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Parliamentary procedure

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Parliamentary procedure Parliamentary procedure Presentation Transcript

  • Parliamentary Procedure Making meetings more effective
  • Seminar Objectives
    • State the purposes of following parliamentary procedure.
    • Recognize the five basic principles of parliamentary procedure.
    • Identify steps involved with presenting a motion.
    • Recognize various methods of voting.
    • Differentiate the types of motions.
  • Purposes of Parliamentary Procedure
    • To give every member a chance to be heard.
    • To allow everyone to participate.
    • To establish and maintain order in a meeting.
    • To prevent confusion when discussing meeting’s agenda.
    • To keep meeting moving.
  • Principles of Parliamentary Procedure
    • Discuss one subject at a time.
    • Allow full and free discussion of each idea presented.
    • Treat all members with justice and courtesy.
    • Carry out the rule of the majority, and respect the rights of the minority.
    • Bring together the wishes of all group members to form a cooperating, united organization.
  • Motion
    • A motion is a formal way to bring an idea , proposal, or plan of action before a group.
    • A motion is part of an orderly way to conduct business using parliamentary procedure.
    • A motion calls for discussion and action by the group.
  • Discussing a Motion
    • A member who wants the organization to do something makes a motion by addressing the presiding officer.
    • The member must be called on by the presiding officer.
    • The member make a motion by saying, “I move…
    • The motion is then seconded by another member.
    • The presiding officer restates the motion and asks for discussion.
  • Discussing a Motion
    • Discussion is held on the motion.
    • The presiding officer repeats the motion and says, “Are you ready for the question? All in favor say Aye ; all opposed say No .”
    • A vote is taken to ask who is in favor of and who is opposed to the motion.
    • The presiding officer announces the result and declares, “The motion is passed.”-OR- “The motion is lost.”
  • Making Another Motion
    • Before another motion can be made, a motion that is seconded must either be:
    • Voted on
    • Withdrawn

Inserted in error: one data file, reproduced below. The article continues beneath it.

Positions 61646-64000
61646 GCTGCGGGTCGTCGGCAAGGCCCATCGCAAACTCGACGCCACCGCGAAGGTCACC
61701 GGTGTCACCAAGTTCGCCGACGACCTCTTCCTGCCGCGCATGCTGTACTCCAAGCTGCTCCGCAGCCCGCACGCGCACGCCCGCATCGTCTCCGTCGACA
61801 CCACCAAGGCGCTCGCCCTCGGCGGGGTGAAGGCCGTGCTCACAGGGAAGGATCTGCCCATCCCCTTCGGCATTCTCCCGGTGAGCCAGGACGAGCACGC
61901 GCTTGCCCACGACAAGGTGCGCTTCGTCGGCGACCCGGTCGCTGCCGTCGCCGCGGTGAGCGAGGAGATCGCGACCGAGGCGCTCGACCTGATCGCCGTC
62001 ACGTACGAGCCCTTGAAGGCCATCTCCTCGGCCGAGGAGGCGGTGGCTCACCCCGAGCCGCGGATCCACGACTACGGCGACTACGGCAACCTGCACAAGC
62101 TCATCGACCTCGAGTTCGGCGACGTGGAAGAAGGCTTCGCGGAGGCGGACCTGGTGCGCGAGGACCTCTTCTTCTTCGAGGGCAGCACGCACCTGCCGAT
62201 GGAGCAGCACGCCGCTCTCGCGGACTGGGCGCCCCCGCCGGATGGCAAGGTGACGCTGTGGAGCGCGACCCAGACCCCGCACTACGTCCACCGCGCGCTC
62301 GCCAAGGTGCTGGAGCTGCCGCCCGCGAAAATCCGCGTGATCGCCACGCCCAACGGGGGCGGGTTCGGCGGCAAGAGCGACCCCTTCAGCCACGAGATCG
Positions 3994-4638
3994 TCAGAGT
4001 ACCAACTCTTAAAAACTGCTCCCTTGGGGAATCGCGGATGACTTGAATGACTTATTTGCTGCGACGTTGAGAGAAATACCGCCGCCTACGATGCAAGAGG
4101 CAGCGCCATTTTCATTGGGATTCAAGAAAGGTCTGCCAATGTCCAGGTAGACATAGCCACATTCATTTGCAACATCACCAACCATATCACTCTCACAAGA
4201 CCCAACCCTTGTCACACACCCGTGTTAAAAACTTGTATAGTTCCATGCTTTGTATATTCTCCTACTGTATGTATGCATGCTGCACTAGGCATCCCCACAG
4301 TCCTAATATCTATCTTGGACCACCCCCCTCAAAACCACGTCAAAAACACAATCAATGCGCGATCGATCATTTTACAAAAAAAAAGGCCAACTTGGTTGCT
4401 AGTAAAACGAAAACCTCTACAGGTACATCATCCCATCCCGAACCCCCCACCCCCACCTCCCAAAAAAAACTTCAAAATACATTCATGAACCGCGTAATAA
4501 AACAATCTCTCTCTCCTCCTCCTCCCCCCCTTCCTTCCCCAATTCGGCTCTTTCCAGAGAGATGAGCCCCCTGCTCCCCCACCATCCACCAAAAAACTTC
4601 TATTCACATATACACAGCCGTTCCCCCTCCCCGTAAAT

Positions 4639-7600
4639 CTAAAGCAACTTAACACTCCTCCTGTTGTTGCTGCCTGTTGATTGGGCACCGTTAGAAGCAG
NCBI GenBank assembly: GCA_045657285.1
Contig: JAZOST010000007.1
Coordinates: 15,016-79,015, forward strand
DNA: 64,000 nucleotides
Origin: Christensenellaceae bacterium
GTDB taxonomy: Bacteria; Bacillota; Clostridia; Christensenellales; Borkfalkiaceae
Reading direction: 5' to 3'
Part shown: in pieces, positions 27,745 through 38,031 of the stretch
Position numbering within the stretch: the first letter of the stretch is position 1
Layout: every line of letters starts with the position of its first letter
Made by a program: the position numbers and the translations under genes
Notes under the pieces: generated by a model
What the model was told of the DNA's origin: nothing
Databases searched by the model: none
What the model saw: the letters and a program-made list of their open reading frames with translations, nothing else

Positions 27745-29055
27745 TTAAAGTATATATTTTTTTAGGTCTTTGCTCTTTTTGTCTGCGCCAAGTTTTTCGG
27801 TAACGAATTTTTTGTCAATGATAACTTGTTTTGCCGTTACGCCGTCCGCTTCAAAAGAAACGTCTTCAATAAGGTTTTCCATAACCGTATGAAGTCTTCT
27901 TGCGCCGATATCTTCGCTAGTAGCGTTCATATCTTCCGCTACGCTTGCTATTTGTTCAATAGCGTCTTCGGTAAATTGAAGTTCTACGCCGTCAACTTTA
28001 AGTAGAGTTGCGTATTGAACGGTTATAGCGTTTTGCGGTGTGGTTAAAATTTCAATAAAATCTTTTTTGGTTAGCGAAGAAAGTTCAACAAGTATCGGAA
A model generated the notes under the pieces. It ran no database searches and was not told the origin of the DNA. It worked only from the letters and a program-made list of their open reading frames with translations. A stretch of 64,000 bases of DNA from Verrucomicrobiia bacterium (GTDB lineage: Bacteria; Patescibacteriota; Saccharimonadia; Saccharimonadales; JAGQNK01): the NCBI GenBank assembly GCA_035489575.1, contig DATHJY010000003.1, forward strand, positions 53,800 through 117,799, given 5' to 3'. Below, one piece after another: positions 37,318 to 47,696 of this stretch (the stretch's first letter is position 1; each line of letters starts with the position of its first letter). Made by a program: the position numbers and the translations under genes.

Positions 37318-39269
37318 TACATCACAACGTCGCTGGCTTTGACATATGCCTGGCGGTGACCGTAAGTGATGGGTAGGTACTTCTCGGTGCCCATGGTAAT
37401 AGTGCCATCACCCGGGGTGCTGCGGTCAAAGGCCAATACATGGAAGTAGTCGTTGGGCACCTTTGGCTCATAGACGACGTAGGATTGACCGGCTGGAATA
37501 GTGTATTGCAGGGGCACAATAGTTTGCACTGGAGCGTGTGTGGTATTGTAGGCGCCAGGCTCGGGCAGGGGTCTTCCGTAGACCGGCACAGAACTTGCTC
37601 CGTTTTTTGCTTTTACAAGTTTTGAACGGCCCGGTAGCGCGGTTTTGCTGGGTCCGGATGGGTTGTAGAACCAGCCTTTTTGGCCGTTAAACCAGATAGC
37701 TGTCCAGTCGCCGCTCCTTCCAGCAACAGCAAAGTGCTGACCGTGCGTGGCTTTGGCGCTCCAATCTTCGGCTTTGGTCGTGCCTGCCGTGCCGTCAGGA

• Amended
    • Tabled
  • Withdrawing a Motion
    • Both the person who made the motion and the person who seconded the motion must agree that it be withdrawn.
  • Types of Motions
    • Privileged Motions
    • Incidental Motions
    • Subsidiary Motions
    • Main Motions
  • Privileged Motions
    • A privileged motion deals with a special matter of pressing importance and does not relate to the business on the floor.
    • Privileged motions are the highest ranking motions, taking precedence over all other motions.
    • They can interrupt any business on the floor, without requiring debate or discussion.
  • Privileged Motions
    • Types of Privileged Motions
    MOTION DESCRIPTION Adjourn Ending the meeting Call for the Orders of the Day Requiring the agenda be followed Fix the Time to Which to Adjourn Setting the time for the next meeting Question of Privilege Allowing members to make urgent requests about the rights of the assembly and its members Recess Taking a short break in a meeting
  • Incidental Motions
    • An incidental motion comes from another motion.
    • It is always directly related to the business on the floor.
  • Incidental Motions
    • CHARACTERISTICS
    • Incidental motions take precedence over main motions and subsidiary motions but yield to privileged motions.
    • They must be decided before the meeting can continue.
    • They must be decided before other motions.
    • They cannot be amended.
    • They cannot be debated, except for the motion to Appeal.
  • Incidental Motions
    • TYPES OF INCIDENTAL MOTIONS